A curious grin played out on the lips of bassist Alex James throughout the frenetic two-hour 26 track set that comprised Blur’s warm-up show in Newcastle ahead of their comeback European tour.
As cool as a cucumber, he was the first band member on stage before the art pop rock ‘90s chart toppers thrilled a 2,600 capacity audience at Newcastle O2 City Hall on Sunday night.
His first act was to spark up a cigarette which hung lazily from corner of his mouth, the crowd going wild as bandmates Damon Albarn, guitarist Graham Coxon and drummer Dave Rowntree joined him.
Dressed in a sports jacket and short-sleeved polo-style shirt, bespectacled Damon pumped the air, fists clenched, in triumph before introducing new gritty, raw, heavier song, St Charles Square, to fans then afterwards proclaiming: “Oh yes, we have returned.’
Then it was into more familiar territory, the funky opening chords of 1991’s There’s No Other Way turning the static audience into a sea of movement as the room sang the lyrics back to the stage.
Next up was the gloriously chaotic thrashing sound of Popscene before Tracy Jacks, another fan favourite, offered a reminder, if ever it were needed, what a phenomenal guitarist Graham Coxon is.
Damon, as charismatic as ever, now cuts a different figure on stage from the reckless, stage-diving bouncy 20-something he was at the start of his career, when he was a tabloid darling whose lager-fuelled antics put him at the forefront of ‘lad culture’.
Now 55, there’s less jumping about, but the frontman gives it his all, still as passionate about his music as ever, with real attitude, owning every inch of the stage as he strives to ensure every section of the crowd is involved.
Strapping on his acoustic guitar, the opening bars of Beetlebum pulsate through the room before he takes the crowd on another joyful singalong, and I, personally, am transported back to my student days in Sheffield in 1997.
Graham Coxon took the lead on Coffee and TV, before Out of Time and then the simply sublime End of a Century took us to a very fast version of Parklife, which left Damon knackered as he was doing the Phil Daniels ‘feed the sparrows’ part as well as the catchy chorus.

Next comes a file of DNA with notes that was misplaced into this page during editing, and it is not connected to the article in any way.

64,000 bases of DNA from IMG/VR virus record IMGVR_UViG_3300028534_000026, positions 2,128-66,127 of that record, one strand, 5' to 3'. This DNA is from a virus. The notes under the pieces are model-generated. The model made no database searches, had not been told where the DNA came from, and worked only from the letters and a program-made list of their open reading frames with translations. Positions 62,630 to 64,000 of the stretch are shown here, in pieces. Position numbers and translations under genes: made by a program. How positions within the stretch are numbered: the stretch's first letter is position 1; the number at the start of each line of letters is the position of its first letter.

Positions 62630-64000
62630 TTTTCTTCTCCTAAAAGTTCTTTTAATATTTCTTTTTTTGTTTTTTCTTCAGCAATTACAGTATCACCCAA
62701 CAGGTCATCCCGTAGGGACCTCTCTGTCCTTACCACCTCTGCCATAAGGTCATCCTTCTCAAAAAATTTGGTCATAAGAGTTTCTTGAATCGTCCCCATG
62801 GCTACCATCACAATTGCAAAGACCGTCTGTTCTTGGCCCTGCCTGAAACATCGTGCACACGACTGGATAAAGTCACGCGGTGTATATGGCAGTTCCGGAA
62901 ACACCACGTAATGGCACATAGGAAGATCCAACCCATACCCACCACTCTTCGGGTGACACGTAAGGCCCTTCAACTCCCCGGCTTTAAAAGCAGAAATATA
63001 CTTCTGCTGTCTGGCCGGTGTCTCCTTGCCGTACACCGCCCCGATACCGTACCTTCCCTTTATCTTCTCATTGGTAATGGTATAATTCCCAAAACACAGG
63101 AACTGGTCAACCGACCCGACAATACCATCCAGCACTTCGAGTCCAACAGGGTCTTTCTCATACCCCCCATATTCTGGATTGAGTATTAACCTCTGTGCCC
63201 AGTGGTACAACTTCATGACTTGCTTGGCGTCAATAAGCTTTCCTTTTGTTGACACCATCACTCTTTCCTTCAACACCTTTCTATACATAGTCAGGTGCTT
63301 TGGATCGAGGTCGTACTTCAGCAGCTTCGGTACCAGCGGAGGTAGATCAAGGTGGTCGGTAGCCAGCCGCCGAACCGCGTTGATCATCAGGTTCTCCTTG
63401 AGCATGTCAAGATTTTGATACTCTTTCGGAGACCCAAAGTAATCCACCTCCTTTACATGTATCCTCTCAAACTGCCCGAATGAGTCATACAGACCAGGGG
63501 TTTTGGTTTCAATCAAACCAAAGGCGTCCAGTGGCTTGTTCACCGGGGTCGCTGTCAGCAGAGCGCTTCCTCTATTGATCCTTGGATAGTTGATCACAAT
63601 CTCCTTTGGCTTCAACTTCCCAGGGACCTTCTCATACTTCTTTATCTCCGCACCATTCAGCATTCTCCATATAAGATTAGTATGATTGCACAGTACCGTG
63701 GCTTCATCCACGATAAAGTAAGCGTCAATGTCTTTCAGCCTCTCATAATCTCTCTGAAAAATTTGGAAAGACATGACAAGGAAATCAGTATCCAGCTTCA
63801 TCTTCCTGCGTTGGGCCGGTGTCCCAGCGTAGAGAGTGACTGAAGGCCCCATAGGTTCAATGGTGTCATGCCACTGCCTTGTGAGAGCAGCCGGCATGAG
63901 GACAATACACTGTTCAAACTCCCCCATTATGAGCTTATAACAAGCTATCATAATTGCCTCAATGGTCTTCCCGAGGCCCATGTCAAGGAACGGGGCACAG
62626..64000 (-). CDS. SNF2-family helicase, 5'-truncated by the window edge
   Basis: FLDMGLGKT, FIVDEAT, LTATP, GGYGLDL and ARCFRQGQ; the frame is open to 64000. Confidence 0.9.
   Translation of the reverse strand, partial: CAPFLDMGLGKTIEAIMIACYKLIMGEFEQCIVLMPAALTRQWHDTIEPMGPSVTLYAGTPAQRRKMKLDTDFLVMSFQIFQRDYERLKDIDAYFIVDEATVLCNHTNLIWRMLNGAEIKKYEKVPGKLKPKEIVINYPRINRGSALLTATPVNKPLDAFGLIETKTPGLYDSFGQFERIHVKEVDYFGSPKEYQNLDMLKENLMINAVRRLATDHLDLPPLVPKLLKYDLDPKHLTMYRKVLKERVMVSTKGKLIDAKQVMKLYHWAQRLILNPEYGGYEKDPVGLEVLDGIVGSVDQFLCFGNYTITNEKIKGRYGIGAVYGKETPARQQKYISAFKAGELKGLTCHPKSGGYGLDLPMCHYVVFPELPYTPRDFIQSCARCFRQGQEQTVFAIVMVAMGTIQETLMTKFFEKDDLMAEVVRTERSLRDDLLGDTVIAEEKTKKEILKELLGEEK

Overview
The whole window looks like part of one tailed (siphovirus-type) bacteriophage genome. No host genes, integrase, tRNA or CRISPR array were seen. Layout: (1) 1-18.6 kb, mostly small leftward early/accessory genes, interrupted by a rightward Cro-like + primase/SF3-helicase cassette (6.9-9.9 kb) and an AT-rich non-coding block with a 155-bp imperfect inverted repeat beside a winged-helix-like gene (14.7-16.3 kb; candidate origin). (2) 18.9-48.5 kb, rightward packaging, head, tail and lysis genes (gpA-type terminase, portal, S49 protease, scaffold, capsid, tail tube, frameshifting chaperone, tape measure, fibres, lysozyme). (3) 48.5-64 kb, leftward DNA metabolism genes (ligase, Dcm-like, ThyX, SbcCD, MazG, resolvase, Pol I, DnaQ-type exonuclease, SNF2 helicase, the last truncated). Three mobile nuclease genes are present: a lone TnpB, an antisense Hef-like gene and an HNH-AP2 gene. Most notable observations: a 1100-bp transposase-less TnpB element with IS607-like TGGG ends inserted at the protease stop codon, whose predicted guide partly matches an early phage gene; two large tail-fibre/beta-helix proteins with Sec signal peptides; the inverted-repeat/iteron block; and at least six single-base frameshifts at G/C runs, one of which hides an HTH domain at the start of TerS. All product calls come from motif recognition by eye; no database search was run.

It slowed down a bit, mercifully, with the dreamlike To The End, before Sunday Sunday and Advert.
Then, performed live for the first time since 1997, especially for this three-day weekend, was the fast-paced and funny drinking song Bank Holiday.
Almost regretfully, given the energy required, Damon introduced Song 2, the crowd, now drenched in sweat and pots of water thrown by the singer, responded with requisite Woo Hoos, pogoing, arms in the air, fingers pointing.
The heat in the refurbished City Hall was intense by this point and it is worth mentioning how fantastic the security guards were, handing out drinks in plastic glasses and gratefully received ice pops to cool people down.
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After a longer than normal pause for an encore the band returned, Damon now wearing red, white and blue tracksuit top.
We know what’s coming.
It is 1994 again, and I feel like a sixth-former in a Gateshead pub with a video jukebox as the opening pop dance Euro beats of Girls & Boys kicks in and everyone is bouncing once again.
The Narcissist was followed by the beautifully melodic, Tender, before peak-Mockney London track For Tomorrow made way for the glorious optimism of The Universal to round off a truly blistering set.
There were few false starts on songs, Damon smirked when he fluffed a few lines and there were times he struggled, particularly with higher note but his voice held out and sounded strong, and this was, remember, one of their first live gigs since 2015.
The show was a real treat and is a poignant reminder of why Blur are one of the best bands the country has ever produced.